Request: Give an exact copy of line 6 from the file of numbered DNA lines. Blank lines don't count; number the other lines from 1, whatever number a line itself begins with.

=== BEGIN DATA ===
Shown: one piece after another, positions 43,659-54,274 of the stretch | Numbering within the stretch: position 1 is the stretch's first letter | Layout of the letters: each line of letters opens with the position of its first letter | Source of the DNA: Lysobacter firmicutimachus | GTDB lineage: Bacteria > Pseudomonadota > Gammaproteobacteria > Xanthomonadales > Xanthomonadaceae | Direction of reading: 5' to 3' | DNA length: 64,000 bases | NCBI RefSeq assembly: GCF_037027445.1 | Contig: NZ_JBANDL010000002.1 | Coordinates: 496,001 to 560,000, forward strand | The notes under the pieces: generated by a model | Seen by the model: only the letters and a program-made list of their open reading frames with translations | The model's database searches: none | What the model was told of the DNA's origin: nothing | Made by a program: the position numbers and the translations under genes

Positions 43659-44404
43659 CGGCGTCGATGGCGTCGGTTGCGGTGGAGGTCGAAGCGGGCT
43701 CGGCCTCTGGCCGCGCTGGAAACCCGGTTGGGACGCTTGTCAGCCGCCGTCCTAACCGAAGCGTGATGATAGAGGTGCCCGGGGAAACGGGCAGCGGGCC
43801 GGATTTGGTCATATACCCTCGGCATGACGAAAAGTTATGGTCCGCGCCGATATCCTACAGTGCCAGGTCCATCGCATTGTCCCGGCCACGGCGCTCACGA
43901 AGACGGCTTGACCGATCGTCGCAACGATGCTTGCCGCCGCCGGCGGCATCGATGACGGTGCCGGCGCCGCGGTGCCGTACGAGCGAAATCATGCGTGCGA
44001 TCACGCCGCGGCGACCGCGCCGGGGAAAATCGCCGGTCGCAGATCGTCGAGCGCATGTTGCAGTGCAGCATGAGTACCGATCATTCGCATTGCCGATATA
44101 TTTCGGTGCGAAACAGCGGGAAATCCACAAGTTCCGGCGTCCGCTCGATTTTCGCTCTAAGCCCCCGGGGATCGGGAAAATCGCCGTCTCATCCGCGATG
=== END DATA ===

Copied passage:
43901 AGACGGCTTGACCGATCGTCGCAACGATGCTTGCCGCCGCCGGCGGCATCGATGACGGTGCCGGCGCCGCGGTGCCGTACGAGCGAAATCATGCGTGCGA